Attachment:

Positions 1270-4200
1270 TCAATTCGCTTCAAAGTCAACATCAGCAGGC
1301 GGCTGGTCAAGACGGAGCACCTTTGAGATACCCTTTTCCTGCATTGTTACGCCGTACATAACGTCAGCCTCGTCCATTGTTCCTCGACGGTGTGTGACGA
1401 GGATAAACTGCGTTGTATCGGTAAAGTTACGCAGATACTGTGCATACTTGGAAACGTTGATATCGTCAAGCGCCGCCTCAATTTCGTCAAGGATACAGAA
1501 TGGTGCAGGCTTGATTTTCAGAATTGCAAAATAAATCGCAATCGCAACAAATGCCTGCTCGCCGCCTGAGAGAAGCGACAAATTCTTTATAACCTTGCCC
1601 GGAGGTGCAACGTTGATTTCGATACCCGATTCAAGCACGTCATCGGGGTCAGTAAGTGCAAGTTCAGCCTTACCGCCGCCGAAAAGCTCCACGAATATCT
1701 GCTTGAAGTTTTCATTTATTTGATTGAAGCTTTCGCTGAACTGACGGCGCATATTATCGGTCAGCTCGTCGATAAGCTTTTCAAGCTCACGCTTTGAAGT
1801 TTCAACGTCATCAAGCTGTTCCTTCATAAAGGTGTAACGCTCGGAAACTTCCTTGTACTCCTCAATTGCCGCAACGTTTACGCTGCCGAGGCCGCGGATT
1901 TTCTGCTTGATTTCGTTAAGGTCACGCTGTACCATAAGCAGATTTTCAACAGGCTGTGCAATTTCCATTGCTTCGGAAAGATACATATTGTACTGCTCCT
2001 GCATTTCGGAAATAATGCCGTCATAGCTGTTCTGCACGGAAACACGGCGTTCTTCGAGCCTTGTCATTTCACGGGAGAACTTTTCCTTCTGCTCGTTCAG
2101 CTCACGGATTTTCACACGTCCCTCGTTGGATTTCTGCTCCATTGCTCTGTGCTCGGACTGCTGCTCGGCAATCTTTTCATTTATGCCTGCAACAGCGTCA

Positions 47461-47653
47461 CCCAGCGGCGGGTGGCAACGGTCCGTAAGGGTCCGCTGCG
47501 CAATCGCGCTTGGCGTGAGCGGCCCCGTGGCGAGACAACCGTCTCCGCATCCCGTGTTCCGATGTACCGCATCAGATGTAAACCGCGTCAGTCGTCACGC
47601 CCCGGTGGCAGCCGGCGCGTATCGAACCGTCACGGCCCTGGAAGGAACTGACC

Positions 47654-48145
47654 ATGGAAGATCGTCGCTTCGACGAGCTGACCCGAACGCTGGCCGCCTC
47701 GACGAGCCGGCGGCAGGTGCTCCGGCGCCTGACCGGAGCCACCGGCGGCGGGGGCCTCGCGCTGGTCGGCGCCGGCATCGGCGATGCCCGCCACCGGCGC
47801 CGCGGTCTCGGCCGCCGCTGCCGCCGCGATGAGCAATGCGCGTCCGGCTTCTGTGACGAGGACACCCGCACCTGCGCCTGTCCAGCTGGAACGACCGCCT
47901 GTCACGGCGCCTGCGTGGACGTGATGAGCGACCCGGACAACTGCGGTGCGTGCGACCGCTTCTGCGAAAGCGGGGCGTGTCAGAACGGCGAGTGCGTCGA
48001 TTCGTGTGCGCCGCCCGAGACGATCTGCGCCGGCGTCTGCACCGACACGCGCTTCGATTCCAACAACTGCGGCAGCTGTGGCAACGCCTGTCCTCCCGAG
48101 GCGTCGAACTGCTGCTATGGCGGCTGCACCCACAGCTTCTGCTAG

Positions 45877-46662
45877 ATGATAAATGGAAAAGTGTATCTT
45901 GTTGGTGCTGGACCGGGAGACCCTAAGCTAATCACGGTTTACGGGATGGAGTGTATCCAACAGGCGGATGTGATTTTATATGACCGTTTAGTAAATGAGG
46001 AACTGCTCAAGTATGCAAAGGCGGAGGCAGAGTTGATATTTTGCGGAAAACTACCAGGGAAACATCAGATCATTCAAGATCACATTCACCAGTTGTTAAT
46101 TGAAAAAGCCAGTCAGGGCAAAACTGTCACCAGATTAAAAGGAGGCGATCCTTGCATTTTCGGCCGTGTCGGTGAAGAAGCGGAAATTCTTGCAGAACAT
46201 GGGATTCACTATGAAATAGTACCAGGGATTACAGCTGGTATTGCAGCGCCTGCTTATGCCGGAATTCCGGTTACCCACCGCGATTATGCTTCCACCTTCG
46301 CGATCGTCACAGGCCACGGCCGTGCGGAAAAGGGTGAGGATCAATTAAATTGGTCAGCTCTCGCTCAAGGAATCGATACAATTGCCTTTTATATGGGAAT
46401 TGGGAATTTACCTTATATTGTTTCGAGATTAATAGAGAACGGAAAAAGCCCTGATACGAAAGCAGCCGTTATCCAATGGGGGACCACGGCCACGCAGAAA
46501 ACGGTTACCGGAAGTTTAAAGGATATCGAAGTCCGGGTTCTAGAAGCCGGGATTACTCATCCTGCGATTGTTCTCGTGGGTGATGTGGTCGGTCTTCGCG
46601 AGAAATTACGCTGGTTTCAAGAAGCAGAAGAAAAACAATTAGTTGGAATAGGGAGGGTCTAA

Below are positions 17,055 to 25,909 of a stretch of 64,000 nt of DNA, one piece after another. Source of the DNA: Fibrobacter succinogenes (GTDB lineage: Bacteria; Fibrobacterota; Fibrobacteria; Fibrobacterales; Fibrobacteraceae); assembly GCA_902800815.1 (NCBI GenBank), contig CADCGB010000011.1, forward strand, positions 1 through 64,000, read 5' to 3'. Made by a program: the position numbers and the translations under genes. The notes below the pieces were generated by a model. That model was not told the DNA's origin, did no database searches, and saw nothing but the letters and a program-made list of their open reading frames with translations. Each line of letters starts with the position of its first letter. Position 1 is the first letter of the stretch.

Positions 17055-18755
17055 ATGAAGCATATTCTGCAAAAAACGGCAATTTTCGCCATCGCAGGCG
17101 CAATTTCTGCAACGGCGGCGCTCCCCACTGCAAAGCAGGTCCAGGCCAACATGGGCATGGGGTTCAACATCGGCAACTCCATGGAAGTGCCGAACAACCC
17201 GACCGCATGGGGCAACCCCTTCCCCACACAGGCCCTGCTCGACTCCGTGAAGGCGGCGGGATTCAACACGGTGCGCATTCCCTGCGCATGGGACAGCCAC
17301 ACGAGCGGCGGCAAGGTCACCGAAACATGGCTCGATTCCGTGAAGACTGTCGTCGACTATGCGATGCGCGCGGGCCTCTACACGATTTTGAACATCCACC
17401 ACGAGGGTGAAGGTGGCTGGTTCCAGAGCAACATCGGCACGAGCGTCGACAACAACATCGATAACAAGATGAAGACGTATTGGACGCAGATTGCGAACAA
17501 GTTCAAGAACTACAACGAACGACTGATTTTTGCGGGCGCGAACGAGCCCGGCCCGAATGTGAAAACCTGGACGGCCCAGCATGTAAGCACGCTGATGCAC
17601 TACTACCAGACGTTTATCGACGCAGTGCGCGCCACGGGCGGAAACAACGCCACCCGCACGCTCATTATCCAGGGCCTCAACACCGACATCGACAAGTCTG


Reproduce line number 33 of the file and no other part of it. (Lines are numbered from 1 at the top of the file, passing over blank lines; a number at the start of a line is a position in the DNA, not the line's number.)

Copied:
Below are positions 17,055 to 25,909 of a stretch of 64,000 nt of DNA, one piece after another. Source of the DNA: Fibrobacter succinogenes (GTDB lineage: Bacteria; Fibrobacterota; Fibrobacteria; Fibrobacterales; Fibrobacteraceae); assembly GCA_902800815.1 (NCBI GenBank), contig CADCGB010000011.1, forward strand, positions 1 through 64,000, read 5' to 3'. Made by a program: the position numbers and the translations under genes. The notes below the pieces were generated by a model. That model was not told the DNA's origin, did no database searches, and saw nothing but the letters and a program-made list of their open reading frames with translations. Each line of letters starts with the position of its first letter. Position 1 is the first letter of the stretch.